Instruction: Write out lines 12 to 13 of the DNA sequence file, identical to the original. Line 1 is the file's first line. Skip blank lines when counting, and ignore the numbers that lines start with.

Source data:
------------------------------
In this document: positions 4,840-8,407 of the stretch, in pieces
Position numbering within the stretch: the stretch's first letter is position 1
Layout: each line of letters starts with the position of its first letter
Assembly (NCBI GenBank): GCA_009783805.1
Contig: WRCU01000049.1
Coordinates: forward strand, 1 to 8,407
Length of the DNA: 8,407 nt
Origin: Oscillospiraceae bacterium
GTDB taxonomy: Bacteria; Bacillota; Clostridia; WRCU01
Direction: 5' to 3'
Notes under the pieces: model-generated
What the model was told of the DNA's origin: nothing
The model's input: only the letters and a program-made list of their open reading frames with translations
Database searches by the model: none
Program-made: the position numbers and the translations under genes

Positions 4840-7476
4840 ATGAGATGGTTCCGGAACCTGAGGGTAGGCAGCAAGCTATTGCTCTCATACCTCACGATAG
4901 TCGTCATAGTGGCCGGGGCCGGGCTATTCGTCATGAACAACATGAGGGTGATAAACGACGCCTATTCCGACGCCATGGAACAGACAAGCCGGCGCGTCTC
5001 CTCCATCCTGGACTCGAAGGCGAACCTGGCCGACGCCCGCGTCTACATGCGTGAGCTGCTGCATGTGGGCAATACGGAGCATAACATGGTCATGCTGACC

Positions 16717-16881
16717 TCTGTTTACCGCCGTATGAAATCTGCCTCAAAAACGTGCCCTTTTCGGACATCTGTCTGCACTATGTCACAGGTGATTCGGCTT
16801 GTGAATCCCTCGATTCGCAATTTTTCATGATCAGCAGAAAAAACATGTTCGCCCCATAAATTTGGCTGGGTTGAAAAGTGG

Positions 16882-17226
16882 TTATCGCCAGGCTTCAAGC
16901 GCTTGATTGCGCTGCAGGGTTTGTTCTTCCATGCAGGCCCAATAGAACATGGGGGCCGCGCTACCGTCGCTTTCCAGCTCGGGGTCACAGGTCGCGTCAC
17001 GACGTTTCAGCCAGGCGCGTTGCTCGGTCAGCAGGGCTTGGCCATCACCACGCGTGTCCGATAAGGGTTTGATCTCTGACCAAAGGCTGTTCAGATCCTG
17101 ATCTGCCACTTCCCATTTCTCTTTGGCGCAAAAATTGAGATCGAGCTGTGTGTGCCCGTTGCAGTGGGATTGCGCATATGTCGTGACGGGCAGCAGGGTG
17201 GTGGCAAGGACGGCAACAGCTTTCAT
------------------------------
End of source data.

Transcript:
What the model was told of the DNA's origin: nothing
The model's input: only the letters and a program-made list of their open reading frames with translations